Qantas Airways and South African Airways have been granted a two-year extension on their code-share alliance on flights between Sydney and Johannesburg.
The Australian flag carrier had been asking for an extension until March 2016, but the International Air Services Commission (IASC) said on Monday it was not satisfied that the code share would be of benefit to the public beyond December 2014.
"While the Commission's finding on competition is finely balanced, the Commission considers that they are likely to be marginal public benefits gained from approving the code share until the end of 2014," the IASC said.
"After 2014, the Commission considers there is a greater prospect of either entry and/or more competition between the incumbent airlines in the absence of the code share."
Qantas and South African Airways have partnered on flights between Australia and South Africa since December 2000.
The Flying Kangaroo operates flights between Sydney and Johannesburg, while South African Airways flies between Perth and Johannesburg.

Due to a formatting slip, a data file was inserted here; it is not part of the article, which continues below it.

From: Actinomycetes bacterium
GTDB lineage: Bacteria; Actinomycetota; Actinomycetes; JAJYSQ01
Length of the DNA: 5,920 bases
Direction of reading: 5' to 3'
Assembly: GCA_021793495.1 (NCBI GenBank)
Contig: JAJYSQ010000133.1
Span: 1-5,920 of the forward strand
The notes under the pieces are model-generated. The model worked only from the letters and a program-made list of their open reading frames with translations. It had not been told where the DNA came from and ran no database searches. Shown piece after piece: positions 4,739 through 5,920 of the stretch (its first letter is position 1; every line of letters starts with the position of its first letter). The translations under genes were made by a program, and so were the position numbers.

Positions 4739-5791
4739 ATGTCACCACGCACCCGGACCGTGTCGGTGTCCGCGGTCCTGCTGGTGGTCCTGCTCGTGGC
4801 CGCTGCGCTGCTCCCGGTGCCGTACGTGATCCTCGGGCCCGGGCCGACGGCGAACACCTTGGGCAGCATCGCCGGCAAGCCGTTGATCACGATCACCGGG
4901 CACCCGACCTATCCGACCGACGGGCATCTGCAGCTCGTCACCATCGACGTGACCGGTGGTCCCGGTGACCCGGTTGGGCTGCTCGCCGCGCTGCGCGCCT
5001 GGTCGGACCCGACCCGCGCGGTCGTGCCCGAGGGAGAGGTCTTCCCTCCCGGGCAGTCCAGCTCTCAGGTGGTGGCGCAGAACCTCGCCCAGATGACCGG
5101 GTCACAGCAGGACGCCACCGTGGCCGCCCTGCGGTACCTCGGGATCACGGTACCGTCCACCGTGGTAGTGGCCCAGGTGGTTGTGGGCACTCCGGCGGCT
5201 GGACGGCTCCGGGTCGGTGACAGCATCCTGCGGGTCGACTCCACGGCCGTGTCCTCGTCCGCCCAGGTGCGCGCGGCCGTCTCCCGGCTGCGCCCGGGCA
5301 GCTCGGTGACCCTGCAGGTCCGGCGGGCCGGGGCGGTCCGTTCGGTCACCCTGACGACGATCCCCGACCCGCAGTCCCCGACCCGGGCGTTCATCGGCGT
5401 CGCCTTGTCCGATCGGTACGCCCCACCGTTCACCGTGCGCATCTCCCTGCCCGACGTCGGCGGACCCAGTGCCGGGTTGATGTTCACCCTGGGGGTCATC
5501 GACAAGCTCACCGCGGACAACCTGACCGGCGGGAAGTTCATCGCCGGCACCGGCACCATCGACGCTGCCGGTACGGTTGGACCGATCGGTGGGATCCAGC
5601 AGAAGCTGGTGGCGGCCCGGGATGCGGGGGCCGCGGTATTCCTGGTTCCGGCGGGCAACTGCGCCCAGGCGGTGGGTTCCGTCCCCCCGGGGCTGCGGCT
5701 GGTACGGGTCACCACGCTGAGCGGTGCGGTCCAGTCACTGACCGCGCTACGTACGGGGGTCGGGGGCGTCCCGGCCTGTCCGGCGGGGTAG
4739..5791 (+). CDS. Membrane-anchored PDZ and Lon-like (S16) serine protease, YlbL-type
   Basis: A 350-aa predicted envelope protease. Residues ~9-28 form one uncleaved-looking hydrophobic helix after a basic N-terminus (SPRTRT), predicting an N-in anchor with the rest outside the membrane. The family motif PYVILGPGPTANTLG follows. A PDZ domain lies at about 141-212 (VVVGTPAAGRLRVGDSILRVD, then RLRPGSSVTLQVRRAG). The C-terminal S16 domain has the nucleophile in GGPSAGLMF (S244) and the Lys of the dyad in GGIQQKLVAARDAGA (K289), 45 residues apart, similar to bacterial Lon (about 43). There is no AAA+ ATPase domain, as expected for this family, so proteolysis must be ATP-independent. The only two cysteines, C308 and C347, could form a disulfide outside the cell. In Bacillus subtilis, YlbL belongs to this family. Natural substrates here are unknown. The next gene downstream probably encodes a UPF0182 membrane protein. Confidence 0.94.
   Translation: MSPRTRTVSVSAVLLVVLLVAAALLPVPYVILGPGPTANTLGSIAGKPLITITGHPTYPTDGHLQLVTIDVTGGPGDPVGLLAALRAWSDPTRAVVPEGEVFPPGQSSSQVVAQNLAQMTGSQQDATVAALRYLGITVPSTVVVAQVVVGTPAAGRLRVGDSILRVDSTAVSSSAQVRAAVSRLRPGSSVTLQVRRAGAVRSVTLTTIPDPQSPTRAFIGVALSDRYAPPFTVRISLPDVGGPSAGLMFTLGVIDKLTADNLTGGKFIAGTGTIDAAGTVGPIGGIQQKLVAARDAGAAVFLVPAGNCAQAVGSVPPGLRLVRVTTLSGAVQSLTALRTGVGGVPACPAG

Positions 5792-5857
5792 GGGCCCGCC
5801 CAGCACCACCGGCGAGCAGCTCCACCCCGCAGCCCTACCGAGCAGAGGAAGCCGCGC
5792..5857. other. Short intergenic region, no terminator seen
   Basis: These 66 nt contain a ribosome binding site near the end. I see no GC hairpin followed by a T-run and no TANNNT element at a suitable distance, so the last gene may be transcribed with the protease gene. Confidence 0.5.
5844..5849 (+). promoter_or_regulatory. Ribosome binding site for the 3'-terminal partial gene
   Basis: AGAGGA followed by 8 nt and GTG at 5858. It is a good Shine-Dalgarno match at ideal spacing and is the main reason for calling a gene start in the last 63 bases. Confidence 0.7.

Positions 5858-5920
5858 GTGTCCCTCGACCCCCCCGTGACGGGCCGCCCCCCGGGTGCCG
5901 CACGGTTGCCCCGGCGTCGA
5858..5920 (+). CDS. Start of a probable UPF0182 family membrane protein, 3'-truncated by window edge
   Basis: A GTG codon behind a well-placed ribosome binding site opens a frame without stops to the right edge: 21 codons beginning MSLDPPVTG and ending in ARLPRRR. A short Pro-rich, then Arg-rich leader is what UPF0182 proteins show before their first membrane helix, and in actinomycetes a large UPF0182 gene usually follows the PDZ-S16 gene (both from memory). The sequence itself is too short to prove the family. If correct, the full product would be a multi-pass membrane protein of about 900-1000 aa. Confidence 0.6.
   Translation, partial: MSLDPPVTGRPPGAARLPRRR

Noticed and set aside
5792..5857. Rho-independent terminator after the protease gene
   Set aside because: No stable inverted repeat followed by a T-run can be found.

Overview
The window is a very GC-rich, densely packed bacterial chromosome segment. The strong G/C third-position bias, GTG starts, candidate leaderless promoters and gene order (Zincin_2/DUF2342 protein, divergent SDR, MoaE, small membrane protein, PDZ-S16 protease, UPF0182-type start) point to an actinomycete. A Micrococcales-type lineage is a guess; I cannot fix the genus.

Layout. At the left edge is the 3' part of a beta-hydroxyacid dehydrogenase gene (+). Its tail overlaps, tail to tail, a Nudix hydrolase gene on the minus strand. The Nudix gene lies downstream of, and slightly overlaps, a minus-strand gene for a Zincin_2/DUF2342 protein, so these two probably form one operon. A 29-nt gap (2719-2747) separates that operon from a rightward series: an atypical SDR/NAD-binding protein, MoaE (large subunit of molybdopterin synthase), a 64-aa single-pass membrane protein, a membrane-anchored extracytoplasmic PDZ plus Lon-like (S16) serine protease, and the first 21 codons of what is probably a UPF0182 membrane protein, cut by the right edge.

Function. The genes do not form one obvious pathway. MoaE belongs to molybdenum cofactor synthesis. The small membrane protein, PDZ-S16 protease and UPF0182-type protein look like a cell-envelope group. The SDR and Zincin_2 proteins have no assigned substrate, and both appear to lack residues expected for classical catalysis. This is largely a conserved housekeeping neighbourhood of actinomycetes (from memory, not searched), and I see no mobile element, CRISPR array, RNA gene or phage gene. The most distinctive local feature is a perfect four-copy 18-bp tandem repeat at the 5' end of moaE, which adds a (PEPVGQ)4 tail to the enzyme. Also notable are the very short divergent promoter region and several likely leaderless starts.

They are the only two carriers offering direct services between Australia and South Africa, and under Monday's determination both airlines were required to operate a combined 13 services a week between the two countries.
The IASC had initially approved an extension to the code share alliance until the end of 2012.
However, Qantas went to the Federal Court asking for a judicial review of the decision but withdrew the application in May.
Comment had been sought from Qantas and South African Airways.
Meanwhile, Qantas said on Monday its chairman Leigh Clifford had bought 100,000 shares in the airline at $1.285 per share through a family trust.
The transaction, on September 10, increased Mr Clifford's shareholding in the company to 251,622 shares.
Qantas shares closed steady at $1.24 on Monday, meaning if Mr Clifford sold the 100,000 shares at that price he would be out of pocket by $4,500 plus any applicable brokerage fees.